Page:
Who the fuck, in their normal mind does that, except me?

    The only thing that gives me solace is that there are some people out there that actually make documentaries on garlic.

    • luanda

      Pray tell… what’s the name of this documentary. I feel the urge to request it from the library.

  • Mary-Alice

    We grow garlic and it is so easy and so wonderful. We order in February and receive it in time to plant on Columbus Day. The best part of the process is harvesting the scapes and green garlic about the same time as the asparagus is coming in and the chickens start their spring laying. What grows together…. We grow both hard neck and soft neck. The hard neck is more perishable and therefore used first, my favs are Georgian Crystal and Chesnick Red. After Thanksgiving we have used up all the hard neck and start on the soft neck and if we have planned correctly, we can go until we get the scapes in the spring. This last year I had to buy some storebought to get us through and it was so sad. I don’t believe one should plant something unless you can do it cheaper or better than store bought. In the case of garlic, it is al so much better.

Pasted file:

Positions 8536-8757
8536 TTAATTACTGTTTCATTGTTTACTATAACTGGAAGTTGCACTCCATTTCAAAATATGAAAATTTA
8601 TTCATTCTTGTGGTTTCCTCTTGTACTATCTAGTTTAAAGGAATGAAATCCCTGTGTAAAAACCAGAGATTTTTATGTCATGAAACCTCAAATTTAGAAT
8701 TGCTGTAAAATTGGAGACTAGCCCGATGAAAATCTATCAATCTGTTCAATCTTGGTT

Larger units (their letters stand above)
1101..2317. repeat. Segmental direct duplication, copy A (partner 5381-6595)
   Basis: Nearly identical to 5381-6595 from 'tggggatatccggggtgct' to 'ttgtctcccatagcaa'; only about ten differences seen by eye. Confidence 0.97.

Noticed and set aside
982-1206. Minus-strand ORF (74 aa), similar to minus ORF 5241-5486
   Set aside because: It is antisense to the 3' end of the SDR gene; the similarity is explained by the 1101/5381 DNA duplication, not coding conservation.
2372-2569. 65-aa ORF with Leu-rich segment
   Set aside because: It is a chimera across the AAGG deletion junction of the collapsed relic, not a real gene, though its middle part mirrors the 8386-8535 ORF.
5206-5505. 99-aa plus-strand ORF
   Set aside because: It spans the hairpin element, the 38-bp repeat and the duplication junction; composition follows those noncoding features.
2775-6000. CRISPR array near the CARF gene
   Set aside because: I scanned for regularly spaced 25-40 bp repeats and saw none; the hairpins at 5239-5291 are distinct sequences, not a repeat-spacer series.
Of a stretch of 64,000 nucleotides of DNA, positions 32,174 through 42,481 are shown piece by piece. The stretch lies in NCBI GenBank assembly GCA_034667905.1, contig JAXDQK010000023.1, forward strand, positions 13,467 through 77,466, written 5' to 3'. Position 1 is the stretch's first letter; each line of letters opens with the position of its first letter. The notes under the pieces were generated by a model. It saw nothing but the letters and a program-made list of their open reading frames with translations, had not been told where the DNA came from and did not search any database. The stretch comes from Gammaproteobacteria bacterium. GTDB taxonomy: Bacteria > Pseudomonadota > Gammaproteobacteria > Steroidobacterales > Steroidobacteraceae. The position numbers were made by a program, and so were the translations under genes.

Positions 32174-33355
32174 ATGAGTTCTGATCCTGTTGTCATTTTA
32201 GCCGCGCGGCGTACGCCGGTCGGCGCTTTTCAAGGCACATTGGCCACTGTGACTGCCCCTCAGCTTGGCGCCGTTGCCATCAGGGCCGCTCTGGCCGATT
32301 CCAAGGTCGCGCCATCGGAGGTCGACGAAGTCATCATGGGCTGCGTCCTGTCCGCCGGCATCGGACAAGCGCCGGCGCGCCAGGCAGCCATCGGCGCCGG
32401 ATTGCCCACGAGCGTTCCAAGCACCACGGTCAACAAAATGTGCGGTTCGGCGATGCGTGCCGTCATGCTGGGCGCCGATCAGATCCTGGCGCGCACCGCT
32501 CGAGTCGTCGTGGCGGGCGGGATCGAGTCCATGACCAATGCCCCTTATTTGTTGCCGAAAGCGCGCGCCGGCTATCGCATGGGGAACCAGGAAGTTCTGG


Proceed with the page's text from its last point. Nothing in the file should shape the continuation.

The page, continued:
• William

    In addition to farming garlic, Fred Thaxton is a biology teacher at Cleveland Heights High School, and a great guy. Two thumbs up for Thaxton garlic!

  • Lori @ RecipeGirl

    You know, I just picked up an electric smoker. I wonder how it would go if I tried smoking some garlic in that contraption? Sounds like it’s worth a shot. I can only imagine that a smoky-flavored minced garlic would do some amazing things to breads and pasta dishes.

    I’m not sure we have access to multiple varieties of garlic around here, but I’ll certainly be on the lookout. Have you ever had black garlic?

  • parkbench